No one can know whether the Capitals’ season will be over in just two more games against the tough New York Rangers or whether this is the year Washington wins the Stanley Cup. In the past, only one of those possibilities was, with hindsight, a sane consideration. Now, both are actually feasible outcomes because the Capitals are a changed hockey club. Under Coach Dale Hunter, they are playing like a team — 20 men with the same idea.


Who knows exactly how Hunter, hired in the middle of what seemed like a lost season, has broken the star syndrome that’s cursed the Caps in the playoffs for years, but he’s done it.

High character, in the hockey sense of physical toughness and psychological stability under pressure, can be identified in someone like Hunter, but you never know if those qualities can be transmitted. Right now, the team that was so battered for months is 100 percent healthy, devoted to Hunter’s defensive selfless style and downright go-for-the-Cup dangerous.

But the Caps are still only dead even with the No. 1-seeded Rangers after a 3-2 victory at Verizon Center in Game 4 of their second-round playoff series on Saturday. Nonetheless, momentum took a turn as the team which lost agonizingly in triple overtime on Wednesday — such a doomed Caps moment — showed the resiliency to come back with an often dominating effort to even the series.

This matchup, this whole postseason, in fact, has a powerful sense of deja vu; the Caps have been here before recently, but always in the opposite role as the regular season power that gets upset in the spring.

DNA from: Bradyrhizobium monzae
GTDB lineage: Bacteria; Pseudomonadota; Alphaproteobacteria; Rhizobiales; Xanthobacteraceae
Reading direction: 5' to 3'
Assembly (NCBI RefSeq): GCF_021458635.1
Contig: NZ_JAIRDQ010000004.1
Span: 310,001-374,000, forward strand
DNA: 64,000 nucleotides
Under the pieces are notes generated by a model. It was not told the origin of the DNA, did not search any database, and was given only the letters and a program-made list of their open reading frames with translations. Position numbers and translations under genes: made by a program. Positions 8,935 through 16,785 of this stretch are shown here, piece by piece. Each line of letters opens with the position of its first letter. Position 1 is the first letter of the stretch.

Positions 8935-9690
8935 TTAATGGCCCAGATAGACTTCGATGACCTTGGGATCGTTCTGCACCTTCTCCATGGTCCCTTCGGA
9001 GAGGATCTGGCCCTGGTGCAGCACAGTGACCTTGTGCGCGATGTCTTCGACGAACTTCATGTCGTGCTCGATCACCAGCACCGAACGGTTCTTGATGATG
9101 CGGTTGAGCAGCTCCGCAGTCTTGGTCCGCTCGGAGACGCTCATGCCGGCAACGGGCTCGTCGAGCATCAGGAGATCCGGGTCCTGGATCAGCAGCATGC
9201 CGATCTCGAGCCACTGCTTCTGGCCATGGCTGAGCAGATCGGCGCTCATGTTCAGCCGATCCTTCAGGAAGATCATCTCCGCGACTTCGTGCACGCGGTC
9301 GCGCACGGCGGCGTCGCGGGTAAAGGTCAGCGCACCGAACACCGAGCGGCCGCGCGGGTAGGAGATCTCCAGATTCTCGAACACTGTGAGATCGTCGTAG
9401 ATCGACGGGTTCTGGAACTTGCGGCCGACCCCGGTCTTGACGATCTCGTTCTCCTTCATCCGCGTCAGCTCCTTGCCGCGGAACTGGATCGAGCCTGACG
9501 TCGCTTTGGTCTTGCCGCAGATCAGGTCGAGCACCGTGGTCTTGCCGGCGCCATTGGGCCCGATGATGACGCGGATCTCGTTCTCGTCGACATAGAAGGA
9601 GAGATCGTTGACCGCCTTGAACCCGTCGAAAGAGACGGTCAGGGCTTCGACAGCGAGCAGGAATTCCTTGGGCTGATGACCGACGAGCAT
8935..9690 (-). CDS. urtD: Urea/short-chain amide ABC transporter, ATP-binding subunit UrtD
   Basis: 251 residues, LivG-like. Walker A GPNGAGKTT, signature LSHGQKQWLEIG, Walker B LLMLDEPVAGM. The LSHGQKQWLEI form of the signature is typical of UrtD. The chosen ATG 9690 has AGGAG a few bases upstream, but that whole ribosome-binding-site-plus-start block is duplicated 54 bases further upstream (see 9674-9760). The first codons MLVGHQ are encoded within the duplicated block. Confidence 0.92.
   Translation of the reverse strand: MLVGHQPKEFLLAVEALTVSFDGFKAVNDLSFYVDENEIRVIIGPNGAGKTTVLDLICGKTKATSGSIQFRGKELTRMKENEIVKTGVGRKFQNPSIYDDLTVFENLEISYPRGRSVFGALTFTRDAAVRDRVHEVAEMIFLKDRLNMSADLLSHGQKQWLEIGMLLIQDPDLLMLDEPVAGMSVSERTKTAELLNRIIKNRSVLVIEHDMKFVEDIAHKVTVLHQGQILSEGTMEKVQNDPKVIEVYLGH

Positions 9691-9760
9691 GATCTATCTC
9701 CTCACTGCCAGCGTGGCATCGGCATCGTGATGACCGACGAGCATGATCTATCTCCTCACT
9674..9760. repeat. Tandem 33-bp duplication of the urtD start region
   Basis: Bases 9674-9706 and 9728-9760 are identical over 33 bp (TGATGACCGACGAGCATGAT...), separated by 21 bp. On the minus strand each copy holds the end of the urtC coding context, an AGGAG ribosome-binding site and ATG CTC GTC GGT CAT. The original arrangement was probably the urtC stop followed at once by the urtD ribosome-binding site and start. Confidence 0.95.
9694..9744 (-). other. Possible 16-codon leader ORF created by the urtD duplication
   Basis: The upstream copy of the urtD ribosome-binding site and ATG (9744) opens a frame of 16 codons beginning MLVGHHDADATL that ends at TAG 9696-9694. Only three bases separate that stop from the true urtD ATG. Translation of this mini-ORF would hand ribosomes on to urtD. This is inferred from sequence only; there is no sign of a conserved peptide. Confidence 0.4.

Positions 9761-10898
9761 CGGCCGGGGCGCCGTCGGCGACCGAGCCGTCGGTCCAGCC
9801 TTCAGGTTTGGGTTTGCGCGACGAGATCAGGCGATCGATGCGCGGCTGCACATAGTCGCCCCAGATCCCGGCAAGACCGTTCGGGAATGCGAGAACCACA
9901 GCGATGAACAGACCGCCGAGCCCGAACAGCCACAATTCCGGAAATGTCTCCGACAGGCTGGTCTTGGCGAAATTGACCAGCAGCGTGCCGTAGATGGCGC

Now, they get to see how those other guys got to feel, always dancing in their Phone Booth after an upset win.

“Yes, there’s something to it. I don’t think you have as much pressure” as the underdog, said Nicklas Backstrom, who scored the Caps’ second goal. “I think it is good for us. We like that.”

Then, unsolicited, Backstrom added: “The last two weeks of the regular season felt like the playoffs with every game so important. That helped get us ready for games like this. There’s a different mentality now. Everybody is buying in and working together.”

Among the Young Guns of five seasons ago, perhaps Backstrom always bought into whatever was asked. But others didn’t. The tip of the spear in changing the Caps’ culture was Hunter’s willingness and ability to redefine Alex Ovechkin’s role, cutting his playing time significantly, especially when more defense was required.

Just as important, Ovechkin respected Hunter enough, or valued his teammates or wanted to change his playoff-failure reputation so much — or all of it together — that he has accepted what many stars in other sports, and some in hockey, would consider grave disrespect for a two-time MVP.

Imagine how Kobe or LeBron or so many others in various games would respond to having their playing time reduced by a full third from their glory years, as Ovechkin’s was during Saturday’s win. Ovechkin’s response: He scored the first goal of the game on a slap shot that ripped off the tip of the glove of sainted Rangers goalie Henrik Lundqvist

“Alex told me: ‘I don’t care about the ice time. If I don’t, why does anybody else care about their ice time?’ ” Caps General Manager George McPhee said after the win.

Of course, if Ovechkin doesn’t care terribly much, and he’s certainly cheering on his mates when he’s on the bench and acting like . . . well . . . a real team captain, then obviously no other Caps player can say anything to Hunter except “Yes, coach.”